Tuesday, November 04, 2008
I just received my copy of the new Spanish edition of Andrzej Sapkowski's fifth Witcher book, Bautismo de Fuego (Baptism of Fire). As was the case for the newest edition of the second book, La espada del destino (The Sword of Destiny), the cover was illustrated by Alejandro Colucci, based on a design by Alejandro Terán.
I couldn't help but notice how the young woman is portrayed in this illustration. While I have my suspicions as to who it is (I know it's not Yennefer and probably not Ciri), what struck me about the near photo-realistic illustration is how the character represents a somewhat conflicted dualism. I first noticed that the nose is not the button-cute one, but a "stronger" one that accentuates the set jaw and the eyes, which are concentrated on some unseen prize. It is not a "hawt" woman per se, but yet an athletic but attractive one.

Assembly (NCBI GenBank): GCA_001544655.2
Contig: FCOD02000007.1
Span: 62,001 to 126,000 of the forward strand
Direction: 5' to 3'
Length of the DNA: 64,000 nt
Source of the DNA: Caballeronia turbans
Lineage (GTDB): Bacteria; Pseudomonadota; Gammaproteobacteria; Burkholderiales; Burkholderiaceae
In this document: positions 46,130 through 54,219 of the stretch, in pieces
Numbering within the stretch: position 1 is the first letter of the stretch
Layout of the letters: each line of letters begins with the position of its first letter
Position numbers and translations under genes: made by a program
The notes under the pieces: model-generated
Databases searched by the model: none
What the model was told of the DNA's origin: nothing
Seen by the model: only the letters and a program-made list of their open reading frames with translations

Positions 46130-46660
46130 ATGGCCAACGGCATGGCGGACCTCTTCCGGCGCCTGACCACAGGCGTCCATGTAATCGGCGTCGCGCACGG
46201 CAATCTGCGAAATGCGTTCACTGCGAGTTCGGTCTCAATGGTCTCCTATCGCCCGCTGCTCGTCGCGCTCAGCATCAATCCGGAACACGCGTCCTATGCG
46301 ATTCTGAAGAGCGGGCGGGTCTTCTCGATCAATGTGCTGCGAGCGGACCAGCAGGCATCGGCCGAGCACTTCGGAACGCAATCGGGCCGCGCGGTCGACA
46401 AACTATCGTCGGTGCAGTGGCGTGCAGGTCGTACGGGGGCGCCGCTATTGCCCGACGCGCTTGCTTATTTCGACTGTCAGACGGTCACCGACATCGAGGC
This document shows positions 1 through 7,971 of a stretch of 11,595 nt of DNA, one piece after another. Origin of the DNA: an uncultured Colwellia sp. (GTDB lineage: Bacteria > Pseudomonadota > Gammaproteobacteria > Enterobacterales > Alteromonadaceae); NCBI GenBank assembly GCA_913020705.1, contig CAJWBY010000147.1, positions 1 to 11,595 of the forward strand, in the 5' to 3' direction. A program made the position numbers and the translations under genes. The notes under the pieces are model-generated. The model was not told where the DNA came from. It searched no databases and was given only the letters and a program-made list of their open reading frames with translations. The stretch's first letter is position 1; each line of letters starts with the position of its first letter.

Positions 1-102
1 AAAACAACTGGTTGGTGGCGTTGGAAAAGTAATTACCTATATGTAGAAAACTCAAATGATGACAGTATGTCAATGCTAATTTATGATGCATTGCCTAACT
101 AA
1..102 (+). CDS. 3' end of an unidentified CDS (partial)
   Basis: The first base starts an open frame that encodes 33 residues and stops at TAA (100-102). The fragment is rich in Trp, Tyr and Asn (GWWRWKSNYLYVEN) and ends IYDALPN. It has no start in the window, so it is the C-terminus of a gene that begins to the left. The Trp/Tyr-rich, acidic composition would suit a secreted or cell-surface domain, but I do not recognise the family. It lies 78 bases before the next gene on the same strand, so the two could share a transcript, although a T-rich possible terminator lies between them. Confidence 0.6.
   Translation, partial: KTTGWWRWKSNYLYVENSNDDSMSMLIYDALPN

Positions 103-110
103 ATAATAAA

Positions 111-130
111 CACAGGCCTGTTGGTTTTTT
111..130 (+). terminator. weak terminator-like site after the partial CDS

Furthermore, the attire, while containing elements of standard-issue sexist dress (the super-short tunic/shorts, the hint of cleavage) , is very muted in color and blends in well with the sylvan surroundings. It is as if the character was viewed as being attractive/sexy, but not presented in the expected cheesecake "sexy" pose.
I am curious what reactions readers here had when viewing this cover art for the first time. In the meantime, I'll alternate between reading this book, watching election day coverage, and writing a Powerpoint presentation for class tomorrow.